Should you earn a bachelor’s or associate’s degree?

Only you can decide.

Associate’s vs. bachelor’s degree: Which one is better? It’s a question career counselors hear all the time.

Ask yourself the following questions when deciding which path to pursue:

1. What careers are you interested in? Find out degree requirements for careers that catch your eye. A bachelor’s degree isn’t required for all professions. Furthermore, some professions require studies that are specific to an associate’s degree program.

2. What factors might affect your commitment to school right now?

Time. Associate’s degrees programs are typically two years in length, while bachelor’s degrees programs usually last four years. If you attend school part-time, completing both degrees will take longer.

Out-of-school/personal situations.  Are there circumstances for which one degree option may be better suited than another? Will childcare be a requirement? Will you be working while in school? Do you require the opportunity to       take night or online classes? Many associate degree programs and most bachelor degree programs require students attend class full-time during the day. How might this affect your choice?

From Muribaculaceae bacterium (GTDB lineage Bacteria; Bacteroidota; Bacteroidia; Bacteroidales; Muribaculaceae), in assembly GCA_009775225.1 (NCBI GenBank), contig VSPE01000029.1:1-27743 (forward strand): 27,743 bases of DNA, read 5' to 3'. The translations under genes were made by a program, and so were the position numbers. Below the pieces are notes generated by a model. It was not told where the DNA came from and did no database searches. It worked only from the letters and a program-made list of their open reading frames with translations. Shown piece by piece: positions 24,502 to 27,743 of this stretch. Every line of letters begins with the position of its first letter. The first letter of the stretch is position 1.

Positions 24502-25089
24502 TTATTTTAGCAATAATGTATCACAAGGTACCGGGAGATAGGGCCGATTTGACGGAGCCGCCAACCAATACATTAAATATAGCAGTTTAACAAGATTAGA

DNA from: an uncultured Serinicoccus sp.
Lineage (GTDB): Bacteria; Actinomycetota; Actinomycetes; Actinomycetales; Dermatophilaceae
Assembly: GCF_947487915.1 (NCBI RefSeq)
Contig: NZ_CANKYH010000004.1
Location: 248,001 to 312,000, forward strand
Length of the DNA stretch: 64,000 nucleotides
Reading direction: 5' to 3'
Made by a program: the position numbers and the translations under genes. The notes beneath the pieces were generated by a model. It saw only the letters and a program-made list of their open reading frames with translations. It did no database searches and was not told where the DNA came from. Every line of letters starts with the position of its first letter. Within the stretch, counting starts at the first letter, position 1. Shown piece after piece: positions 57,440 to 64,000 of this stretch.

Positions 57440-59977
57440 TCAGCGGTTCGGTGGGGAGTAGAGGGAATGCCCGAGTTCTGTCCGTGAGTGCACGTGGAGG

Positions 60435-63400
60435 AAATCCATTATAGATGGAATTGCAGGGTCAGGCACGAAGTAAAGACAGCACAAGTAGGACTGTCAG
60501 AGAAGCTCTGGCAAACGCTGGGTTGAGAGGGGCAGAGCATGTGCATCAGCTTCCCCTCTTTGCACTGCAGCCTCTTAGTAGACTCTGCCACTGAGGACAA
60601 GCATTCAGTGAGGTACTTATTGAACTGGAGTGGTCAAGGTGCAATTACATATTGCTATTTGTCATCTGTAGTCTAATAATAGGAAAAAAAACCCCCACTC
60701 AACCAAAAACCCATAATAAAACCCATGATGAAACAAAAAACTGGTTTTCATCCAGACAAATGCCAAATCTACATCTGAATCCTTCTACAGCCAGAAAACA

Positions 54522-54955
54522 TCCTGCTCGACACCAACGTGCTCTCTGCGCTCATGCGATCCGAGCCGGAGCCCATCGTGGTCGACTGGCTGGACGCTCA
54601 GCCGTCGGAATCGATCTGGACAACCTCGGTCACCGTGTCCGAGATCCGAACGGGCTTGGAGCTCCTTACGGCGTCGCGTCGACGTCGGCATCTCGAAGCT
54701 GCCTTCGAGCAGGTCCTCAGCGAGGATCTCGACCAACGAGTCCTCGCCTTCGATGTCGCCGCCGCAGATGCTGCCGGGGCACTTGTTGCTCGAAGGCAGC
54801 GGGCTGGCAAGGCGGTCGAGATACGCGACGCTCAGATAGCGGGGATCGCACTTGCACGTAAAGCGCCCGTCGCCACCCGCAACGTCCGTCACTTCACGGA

Finances. Associate degree tuition is often less expensive than a bachelor’s degree. But additional expenses (lab fees, classroom materials, books) can add up. How much are your finances a part of your decision?

Interest in being a student. Be honest with yourself about your interest in being a college student right now. Both associate and bachelor degree paths require commitment to studying, attending class and participating in the college student process. You and others affected by your decision must be emotionally and mentally ready to make the commitment.    

Next, make sure you aren’t misguided by the myths about both degrees:

Myths about bachelor’s degrees

A bachelor’s degree means a better paycheck.  Not necessarily. Some industries do offer higher salaries for bachelor’s degree candidates, but not all professions. For example, a social worker may earn less than a cardiovascular technologist. Yet becoming a social worker requires advanced training beyond a bachelor’s degree, while cardiovascular technology specifically requires an associate’s degree.

Bachelor’s degrees are more valued by employers. “Value” is a subjective word. It’s important to focus on requirements for career fields rather than what is considered valuable. You’ll be valued as an employee for your qualifications, contributions and work ethic.

Myths about associate’s degrees

Associate degree courses are easier. Associate degree courses are college level courses taught by college professors. Content in a college science, math or humanities course is the same regardless of the degree.   

Associate degrees aren’t “real” degrees. Associate degrees prepare students for employment. What isn’t “real” about that?

At the end of the day, it’s not a matter of answering which degree is better, but rather which one is better suited for your current situation and future career plans.